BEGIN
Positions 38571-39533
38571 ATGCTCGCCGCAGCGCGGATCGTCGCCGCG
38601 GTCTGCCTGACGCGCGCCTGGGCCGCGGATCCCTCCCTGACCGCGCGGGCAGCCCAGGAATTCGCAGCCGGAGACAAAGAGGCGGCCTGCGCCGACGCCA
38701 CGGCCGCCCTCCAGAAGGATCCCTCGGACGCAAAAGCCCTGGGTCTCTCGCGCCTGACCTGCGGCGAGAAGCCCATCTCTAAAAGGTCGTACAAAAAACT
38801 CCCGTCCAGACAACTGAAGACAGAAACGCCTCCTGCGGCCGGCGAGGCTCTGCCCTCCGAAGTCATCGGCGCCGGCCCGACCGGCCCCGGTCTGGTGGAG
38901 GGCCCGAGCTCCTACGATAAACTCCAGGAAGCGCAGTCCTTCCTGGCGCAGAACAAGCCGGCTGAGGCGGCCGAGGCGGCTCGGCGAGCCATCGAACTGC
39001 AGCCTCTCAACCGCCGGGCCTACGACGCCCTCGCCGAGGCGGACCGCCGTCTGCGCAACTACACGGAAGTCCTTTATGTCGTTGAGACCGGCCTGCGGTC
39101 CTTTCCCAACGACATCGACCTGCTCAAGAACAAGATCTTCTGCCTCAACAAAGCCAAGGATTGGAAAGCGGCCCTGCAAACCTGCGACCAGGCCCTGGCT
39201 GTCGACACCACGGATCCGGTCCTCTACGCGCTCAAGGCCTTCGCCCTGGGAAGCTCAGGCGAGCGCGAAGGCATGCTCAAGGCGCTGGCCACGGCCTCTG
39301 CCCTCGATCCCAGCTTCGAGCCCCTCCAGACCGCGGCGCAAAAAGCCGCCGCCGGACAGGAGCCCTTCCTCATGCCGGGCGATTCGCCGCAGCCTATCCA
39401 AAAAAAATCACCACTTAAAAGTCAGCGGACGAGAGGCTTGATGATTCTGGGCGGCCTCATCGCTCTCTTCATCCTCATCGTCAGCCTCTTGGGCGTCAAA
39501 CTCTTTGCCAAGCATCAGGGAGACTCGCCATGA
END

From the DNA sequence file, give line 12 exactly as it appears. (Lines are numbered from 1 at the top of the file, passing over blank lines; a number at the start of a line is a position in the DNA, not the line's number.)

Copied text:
39501 CTCTTTGCCAAGCATCAGGGAGACTCGCCATGA